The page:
The number of jobs lost due to the coronavirus shutdown continue to mount, with the latest weekly total of Americans applying for unemployment benefits topping 2 million, yet again. Yahoo Finance’s Zack Guzman and Heidi Chung discuss.
ZACK GUZMAN: But first, want to start the show with the update we got on the unemployment front because there is a bit of a pro/con there to discuss. Of course 2 million Americans filing for unemployment not good, but when you look at continuing claims, that fell for the first time during the coronavirus pandemic. And for more on I guess the bull-bear discussion that we should be having here, I want to bring on Yahoo Finance's Heidi Chung with more on that report. Heidi?
HEIDI CHUNG: Good afternoon, Zack. Yeah, the US economy is certainly in focus today specifically taking a look at the US labor market. Like you mentioned, another 2.12 million Americans filing for unemployment benefits last week, which was [INAUDIBLE] higher than expectations for 2.1 million initial jobless claims. The prior week's figure was revised higher to 2.45 million from the previously reported 2.44 million.
Now over the past 10 weeks, Zack, more than 40 million Americans have filed for unemployment insurance. But like you mentioned, perhaps a bright spot in today's report, the first weekly decline in continuing claims since the COVID-19 pandemic tore through the US. Continuing claims, which lags initial job claims data by one week, totaled 21.05 million in the week ending May 16, which is down from the prior week's record 24.91 million. Consensus estimates were for 25.68 million continuing claims for the week.
Now economists pointing out that even as the number of continuing claims are still near record highs, it is a positive sign to see this decrease. But it will be important to keep in mind here that if this-- it'll be important to keep in mind to pay attention, if this weekly decline marks a true turnaround here in the data.
But looking at the states here that recorded the highest initial jobless claims last week, California once again with the highest number of claims at an estimated 212,000 on an unadjusted basis. That is down from 244,000 in the previous week. New York had 192,000 claims, which is down from 244,000. We have Florida reporting 174,000 and Georgia with roughly 164,000 [INAUDIBLE] claims. Now all four of those states reporting declines week over week.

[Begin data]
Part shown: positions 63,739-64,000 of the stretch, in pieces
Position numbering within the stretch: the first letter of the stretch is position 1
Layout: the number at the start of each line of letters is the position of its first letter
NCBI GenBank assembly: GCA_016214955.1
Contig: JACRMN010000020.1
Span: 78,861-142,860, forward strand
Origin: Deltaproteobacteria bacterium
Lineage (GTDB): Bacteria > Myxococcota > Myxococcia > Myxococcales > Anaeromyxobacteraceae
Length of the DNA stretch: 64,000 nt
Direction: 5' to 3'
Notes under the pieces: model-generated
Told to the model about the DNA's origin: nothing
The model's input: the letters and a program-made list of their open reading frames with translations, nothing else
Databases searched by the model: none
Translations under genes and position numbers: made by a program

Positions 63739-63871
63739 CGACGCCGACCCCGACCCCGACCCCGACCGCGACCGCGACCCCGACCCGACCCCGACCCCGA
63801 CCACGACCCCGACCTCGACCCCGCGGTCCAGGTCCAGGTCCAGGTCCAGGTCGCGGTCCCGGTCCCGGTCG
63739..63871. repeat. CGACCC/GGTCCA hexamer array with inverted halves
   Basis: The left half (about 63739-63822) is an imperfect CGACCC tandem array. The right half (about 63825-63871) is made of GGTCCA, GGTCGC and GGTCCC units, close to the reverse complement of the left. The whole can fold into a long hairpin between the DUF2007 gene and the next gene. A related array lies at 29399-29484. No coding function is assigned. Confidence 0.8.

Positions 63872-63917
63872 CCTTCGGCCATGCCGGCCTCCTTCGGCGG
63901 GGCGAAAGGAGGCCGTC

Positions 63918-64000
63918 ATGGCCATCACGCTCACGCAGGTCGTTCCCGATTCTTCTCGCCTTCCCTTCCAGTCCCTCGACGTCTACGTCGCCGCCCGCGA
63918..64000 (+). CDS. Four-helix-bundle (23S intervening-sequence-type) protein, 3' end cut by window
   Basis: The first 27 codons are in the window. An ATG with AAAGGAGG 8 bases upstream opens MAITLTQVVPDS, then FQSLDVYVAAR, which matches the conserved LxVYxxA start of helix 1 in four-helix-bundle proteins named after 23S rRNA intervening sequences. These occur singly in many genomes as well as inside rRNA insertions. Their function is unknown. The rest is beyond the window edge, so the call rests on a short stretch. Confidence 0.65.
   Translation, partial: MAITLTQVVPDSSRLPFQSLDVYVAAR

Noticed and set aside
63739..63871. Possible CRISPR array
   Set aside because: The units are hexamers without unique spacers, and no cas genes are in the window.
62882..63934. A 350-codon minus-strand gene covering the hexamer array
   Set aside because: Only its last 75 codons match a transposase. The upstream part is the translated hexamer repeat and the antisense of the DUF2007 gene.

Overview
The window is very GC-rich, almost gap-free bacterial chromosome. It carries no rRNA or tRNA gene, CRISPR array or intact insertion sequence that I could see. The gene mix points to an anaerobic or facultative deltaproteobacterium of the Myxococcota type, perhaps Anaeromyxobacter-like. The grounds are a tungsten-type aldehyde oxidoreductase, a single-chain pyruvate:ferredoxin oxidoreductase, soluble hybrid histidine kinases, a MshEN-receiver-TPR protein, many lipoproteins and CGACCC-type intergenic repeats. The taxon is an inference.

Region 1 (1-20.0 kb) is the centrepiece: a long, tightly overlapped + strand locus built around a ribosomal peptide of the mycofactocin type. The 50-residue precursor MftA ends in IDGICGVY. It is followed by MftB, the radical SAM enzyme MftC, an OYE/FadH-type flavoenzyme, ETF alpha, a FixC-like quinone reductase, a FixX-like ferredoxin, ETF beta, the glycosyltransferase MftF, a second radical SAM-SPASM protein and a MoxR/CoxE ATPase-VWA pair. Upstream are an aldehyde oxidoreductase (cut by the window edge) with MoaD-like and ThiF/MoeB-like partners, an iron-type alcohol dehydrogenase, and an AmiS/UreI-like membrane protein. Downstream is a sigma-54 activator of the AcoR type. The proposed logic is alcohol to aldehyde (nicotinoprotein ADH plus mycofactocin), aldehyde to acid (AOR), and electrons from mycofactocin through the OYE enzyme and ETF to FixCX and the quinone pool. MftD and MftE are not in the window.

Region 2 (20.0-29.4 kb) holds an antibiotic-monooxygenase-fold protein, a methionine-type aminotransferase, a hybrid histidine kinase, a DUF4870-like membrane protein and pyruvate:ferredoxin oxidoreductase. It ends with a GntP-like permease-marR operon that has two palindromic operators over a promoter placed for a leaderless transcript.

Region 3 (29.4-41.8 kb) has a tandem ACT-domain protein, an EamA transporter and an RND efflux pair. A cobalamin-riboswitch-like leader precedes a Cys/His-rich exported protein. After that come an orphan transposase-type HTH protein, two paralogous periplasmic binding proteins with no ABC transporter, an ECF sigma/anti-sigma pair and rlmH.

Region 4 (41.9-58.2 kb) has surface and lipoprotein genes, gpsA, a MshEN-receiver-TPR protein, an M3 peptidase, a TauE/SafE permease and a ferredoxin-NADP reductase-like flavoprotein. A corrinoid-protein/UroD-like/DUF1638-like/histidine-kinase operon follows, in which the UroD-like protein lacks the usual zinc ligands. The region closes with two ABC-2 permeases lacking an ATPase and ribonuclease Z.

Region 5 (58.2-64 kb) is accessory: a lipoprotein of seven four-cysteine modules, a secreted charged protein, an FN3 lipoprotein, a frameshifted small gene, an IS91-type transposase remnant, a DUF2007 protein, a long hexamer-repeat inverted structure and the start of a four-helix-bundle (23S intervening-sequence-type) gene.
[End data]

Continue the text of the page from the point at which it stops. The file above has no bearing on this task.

Another important figure that we have been paying close attention to is the Pandemic Unemployment Assistance Program figures. The PUA number includes people who were previously uneligible for the unemployment insurance, such as those that are self-employed and contract. In the week ending May 23, the Labor Department reported 1.19 million initial PUA claims following 1.2 million in the week prior, so relatively steady there week over week.
Again, if we see a huge change in that number, either a spike up or down, it would be significant, Zack. Next week, though, we do have the monthly BLS May jobs report. Another ugly number is expected on that front. Right now the average economist estimate is for unemployment rate to surge to 19.5% from 14.7% in April. Zack.
ZACK GUZMAN: Yeah, I mean, just to continue your point there, when we think about the states hardest hit here, as you highlighted, some of those numbers, of course we always look at the weekly updates we get there. Georgia still maintaining its I guess-- I don't know if you want to say it's a good title to have here, but clearly the most impact when you look at the unemployment claims surge since this began. When you average out the surge in initial claims-- of course continuing claims are a little bit different there-- but over 400,000%, the spike there. Georgia, Florida, Kentucky, Alabama, and Virginia rounding out the top five hardest hit.
Also again, we did get the update in terms of insured unemployment rates on a state-by-state basis. That worth highlighting, as always. When we look at that, Washington now is showing a more than 30% insured unemployment rate, the largest for any state out there. Of course, these numbers will change as we move along, but that's the case right now. Appreciate you, Heidi Chung, for bringing us the update on the unemployment front.